It’s bad enough that Lt. Gov. Robert Duffy bought a lakefront home from a lobbyist at a price below the home’s market value — and never disclosed the transaction. But what’s worse is that both Duffy and the lobbyist seem genuinely unaware of how that might be a problem.
The fact that a lobbyist, in this case Rochester Business Alliance head Sandra Parker, owned the home wouldn’t be a problem, of course, if Duffy bought it by coincidence. But in an interview with the Rochester Democrat & Chronicle last week, Duffy admitted the transaction was one between friends. After he expressed interest in buying a home near the Finger Lakes, Parker offered to sell one of her two lake houses to Duffy for $527,000 – about $35,000 less than its market value of $573,000.
“There’s no sweetheart deal,” Duffy said last week. “There’s no insider deal. It was a friend who was selling property … I stand by it. I take umbrage and exception to the inference that there was anything else.”
Neither Duffy nor Parker mentioned the sale in their disclosures to the state’s Joint Commission on Public Ethics, according to the Albany Times-Union, which first reported the story. A spokesman for the ethics panel, John Milgrim, shrugged off the controversy last week with an attitude typical of JCOPE’s “don’t ask, don’t tell” mindset.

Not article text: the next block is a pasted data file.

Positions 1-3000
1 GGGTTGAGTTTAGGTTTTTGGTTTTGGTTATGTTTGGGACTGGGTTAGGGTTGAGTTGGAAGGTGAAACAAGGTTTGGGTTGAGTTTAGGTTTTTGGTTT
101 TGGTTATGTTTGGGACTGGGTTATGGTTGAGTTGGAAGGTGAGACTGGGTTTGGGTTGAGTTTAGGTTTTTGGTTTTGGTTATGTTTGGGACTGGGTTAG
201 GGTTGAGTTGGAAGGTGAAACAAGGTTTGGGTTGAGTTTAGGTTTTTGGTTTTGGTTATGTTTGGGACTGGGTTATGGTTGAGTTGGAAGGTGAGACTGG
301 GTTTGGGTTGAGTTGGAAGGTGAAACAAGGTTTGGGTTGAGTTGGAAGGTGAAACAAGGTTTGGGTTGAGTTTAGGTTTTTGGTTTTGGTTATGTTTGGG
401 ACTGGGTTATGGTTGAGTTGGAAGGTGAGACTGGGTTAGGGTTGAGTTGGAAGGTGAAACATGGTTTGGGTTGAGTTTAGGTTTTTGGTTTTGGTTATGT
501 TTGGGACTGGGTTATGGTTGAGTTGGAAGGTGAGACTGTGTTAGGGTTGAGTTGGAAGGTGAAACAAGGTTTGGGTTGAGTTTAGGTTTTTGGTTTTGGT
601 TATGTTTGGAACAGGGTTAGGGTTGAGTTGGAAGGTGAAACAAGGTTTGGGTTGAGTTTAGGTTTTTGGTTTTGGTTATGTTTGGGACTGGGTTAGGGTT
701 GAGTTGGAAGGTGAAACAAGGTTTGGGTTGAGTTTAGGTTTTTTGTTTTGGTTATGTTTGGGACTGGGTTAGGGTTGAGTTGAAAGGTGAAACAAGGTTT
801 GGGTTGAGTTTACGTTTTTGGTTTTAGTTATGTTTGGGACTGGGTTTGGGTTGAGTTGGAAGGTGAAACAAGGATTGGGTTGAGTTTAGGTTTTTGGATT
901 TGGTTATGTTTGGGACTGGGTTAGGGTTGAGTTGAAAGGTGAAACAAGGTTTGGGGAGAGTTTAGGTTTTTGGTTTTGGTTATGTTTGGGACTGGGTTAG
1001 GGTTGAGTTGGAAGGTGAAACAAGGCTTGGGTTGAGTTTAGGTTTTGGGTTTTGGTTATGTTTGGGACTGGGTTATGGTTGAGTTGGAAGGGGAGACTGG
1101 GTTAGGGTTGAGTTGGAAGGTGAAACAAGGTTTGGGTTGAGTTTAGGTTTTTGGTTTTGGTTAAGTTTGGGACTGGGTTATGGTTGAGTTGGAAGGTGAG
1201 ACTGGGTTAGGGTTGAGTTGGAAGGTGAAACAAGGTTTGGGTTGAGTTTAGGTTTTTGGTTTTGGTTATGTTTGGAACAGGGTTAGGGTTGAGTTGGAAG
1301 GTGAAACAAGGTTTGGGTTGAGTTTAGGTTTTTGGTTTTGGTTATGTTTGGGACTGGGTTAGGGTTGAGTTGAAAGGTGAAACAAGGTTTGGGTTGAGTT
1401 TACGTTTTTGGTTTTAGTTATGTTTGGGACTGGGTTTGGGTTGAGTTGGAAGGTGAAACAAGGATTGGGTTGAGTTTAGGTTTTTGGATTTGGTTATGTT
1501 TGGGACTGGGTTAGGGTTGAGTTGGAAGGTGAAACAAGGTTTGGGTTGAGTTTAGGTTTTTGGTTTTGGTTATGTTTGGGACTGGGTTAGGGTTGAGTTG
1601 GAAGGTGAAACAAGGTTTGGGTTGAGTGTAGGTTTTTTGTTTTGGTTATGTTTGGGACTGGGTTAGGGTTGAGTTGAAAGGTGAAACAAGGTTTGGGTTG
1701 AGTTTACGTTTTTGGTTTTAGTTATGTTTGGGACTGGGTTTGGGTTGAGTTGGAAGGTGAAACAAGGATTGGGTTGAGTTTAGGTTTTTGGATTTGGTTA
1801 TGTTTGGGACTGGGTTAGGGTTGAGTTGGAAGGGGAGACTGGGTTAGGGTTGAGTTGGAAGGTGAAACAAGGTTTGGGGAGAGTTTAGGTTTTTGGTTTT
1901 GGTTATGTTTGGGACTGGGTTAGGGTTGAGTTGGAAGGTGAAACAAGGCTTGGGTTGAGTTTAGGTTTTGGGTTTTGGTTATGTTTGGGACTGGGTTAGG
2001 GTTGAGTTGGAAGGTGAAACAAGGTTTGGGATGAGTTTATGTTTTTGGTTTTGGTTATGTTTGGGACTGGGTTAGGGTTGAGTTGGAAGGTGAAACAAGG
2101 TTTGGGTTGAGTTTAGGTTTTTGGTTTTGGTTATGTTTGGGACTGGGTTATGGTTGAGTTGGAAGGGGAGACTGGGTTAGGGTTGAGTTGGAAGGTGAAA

“A reportable business relationship is one in which a lobbyist or client pays compensation to a state official who provides goods and services in return,” Milgrim said. “Not the other way around.”
Milgrim’s technicality is droll. A generous deal on a lakefront home, if not a “business relationship,” certainly counts for something.
The professional relationship between Parker and Duffy makes the sale more unsettling. Parker is a member of Gov. Andrew Cuomo’s regional development council for the Finger Lakes region, of which Duffy, a former Rochester mayor, is chairman along with the other regional councils.
Dick Dadey, the executive director of watchdog group Citizens Union, said the sale is an example of the flaws in New York’s lobbying disclosure rules.
“When a significant financial transaction takes place between an elected official and a lobbying entity, transparency in democracy cries out for such disclosure,” Dadey said. “The lieutenant governor is entitled to a level of privacy, but it does change things when it involves a lobbying entity.”
Parker wouldn’t concede as much, blasting the Times-Union’s report last week as “just an example of why people don’t want to go into public life.”
She has a point. It must be embarrassing to have such a shady deal exposed by some pesky newspaper. But for those of us with an interest in honest government, such disclosures are necessary.